Job satisfaction, job crafting, joy in work

Rachel Morris
Colin Lindsay
Ioanna Nixon
Kirsten Armit

Job crafting for innovation and joy in work: How to craft your job to find happiness at work

Key themes for the session

This session explores evidence from the health and care sectors and beyond to identify the factors that contribute to ‘joy in work’ and increase work engagement and wellbeing in healthcare teams. To tackle the issues of spiralling workload and increasing patient demand, many organisations have focussed on recruiting more staff into different roles and providing various ‘wellbeing initiatives’ in order to improve wellbeing and reduce burnout in their staff. However, in the short term, as staff shortages are continue and demand increases, it will take time to see any sustained results from these interventions.

Instead, healthcare stakeholders such as the Institute for Healthcare Improvement (IHI) and many NHS organisations have identified promoting ‘joy in work’ as a route to improving staff experience, which may in turn lead to reduced burnout risk and improved wellbeing and performance across teams. Some of the principles for promoting ‘joy in work’ include: supporting cohesive teamwork; management (Perlo et al., 2017). There is a solid evidence base to suggest that these elements of staff experience might matter in supporting wellbeing and performance.

However, there remain questions as to how ‘joy in work’ can be made real in the day-to-day work of healthcare teams. One clue may lie in an emerging evidence base on the value of ‘job crafting’. Job crafting is defined as the adjustments people can make for themselves in the task, relational, or cognitive boundaries of their work. To quote Gordon et al.’s (2018) research on job crafting in healthcare teams: “Job crafting gives individuals control in changing their work environment because it enables individuals to fit the job to their needs and preferences by seeking resources, seeking (challenging) demands, and reducing (hindering) demands on a daily basis”. Multiple studies suggest that improving scope for job crafting has the potential to enhance work engagement, wellbeing and even problem-solving/ team performance (CIPD, 2021). Given the need to address the wellbeing implications of demanding work in healthcare teams, such insights from research on job crafting may be important.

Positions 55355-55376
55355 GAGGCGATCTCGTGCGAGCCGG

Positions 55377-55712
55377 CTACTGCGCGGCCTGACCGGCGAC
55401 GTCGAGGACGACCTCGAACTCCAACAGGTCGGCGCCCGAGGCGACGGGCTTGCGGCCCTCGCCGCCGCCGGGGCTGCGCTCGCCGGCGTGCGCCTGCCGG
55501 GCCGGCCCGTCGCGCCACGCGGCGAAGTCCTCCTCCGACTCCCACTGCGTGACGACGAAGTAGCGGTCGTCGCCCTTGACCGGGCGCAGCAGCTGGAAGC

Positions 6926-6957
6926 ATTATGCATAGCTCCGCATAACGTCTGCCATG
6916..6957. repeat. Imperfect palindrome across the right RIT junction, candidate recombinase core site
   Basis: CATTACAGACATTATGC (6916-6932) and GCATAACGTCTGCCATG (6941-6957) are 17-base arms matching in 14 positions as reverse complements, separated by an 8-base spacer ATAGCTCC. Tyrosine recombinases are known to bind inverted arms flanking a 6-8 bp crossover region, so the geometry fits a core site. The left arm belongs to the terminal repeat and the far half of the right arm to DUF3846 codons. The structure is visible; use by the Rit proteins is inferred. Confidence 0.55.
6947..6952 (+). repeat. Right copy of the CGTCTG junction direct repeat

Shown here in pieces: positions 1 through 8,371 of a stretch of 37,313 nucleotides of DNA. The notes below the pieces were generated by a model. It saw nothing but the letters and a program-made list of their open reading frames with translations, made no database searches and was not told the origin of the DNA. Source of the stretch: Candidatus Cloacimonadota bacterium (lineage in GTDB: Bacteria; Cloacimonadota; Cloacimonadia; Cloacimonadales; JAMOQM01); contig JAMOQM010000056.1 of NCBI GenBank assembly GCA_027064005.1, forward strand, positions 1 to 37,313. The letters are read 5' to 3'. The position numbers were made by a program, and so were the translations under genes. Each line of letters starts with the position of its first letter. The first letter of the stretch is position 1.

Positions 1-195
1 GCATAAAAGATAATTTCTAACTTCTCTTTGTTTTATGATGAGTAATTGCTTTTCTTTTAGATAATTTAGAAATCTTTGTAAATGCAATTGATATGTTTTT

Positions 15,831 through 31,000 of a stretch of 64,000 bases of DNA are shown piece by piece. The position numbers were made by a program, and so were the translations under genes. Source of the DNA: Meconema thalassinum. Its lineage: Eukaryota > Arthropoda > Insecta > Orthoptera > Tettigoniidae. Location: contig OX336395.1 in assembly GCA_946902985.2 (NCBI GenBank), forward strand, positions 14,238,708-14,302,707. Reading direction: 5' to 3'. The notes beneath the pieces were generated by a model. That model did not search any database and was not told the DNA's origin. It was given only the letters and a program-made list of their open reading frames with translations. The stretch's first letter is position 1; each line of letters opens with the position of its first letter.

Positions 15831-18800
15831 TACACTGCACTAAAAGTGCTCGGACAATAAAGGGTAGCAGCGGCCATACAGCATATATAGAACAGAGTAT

In this You Are Not A Frog podcast recording session with live Q&A, our panel will discuss:

(a)    the wide range of evidence from healthcare and other sectors on how different components of workplace practice can promote ‘joy in work’ and engagement;

(b)    how organisations can to increase opportunities for job crafting as a route to both more ‘joy in work’ and work engagement that will benefit healthcare teams and service users;

(c)     the steps individuals can take to craft their own job to foster improved work engagement and wellbeing.


CIPD (2021). Employee Engagement: Definitions, Measures and Outcomes. London: Chartered Institute for Personnel and Development.

Gordon, H.J., Demerouti, E., Le Blanc, P.M., Bakker, A B., Bipp, T., & Verhagen, M.A.M.T. (2018). Individual job redesign: Job crafting interventions in healthcare. Journal of Vocational Behavior, 104, 98– 114.

Perlo, J., Balik, B., Swensen, S., Kabcenell, A., Landsman, J., & Feeley, D. (2017). IHI Framework for Improving Joy in Work. IHI White Paper. Cambridge, Massachusetts: Institute for Healthcare Improvement.